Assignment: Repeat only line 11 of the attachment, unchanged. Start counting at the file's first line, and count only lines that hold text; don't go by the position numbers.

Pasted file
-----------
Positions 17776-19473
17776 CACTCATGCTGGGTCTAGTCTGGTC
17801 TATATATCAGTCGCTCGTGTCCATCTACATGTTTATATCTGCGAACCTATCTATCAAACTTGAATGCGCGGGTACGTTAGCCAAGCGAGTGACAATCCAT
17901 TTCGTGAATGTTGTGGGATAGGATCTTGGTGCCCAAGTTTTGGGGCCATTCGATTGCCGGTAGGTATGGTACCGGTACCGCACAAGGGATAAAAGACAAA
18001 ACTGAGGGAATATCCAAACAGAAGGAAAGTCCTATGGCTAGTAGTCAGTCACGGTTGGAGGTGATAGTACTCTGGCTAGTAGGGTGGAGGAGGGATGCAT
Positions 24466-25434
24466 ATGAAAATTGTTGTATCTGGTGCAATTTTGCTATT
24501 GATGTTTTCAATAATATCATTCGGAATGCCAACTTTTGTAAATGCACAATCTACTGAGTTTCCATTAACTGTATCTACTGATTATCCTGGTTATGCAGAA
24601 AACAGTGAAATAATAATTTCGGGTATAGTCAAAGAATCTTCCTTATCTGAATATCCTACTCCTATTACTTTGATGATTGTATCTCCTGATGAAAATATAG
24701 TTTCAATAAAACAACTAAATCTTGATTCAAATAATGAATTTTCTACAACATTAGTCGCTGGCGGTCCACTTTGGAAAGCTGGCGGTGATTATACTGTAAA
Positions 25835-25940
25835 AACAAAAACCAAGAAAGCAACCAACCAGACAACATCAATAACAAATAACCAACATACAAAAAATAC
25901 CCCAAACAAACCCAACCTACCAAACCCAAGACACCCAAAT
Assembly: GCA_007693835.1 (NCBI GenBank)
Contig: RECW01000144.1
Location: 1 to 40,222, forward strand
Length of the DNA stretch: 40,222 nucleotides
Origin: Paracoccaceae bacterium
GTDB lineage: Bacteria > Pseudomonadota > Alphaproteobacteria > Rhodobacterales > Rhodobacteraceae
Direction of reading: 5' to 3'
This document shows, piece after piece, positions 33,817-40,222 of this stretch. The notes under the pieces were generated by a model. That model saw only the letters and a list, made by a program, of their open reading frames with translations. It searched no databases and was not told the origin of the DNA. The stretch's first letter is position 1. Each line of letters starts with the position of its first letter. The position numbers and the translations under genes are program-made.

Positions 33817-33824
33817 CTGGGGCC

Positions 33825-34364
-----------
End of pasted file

Positions 25835-25940